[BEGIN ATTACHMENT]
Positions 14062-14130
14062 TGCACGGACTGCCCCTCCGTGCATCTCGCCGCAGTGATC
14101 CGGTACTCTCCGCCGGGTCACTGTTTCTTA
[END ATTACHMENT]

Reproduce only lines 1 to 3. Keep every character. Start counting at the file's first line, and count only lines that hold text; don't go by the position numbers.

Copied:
Positions 14062-14130
14062 TGCACGGACTGCCCCTCCGTGCATCTCGCCGCAGTGATC
14101 CGGTACTCTCCGCCGGGTCACTGTTTCTTA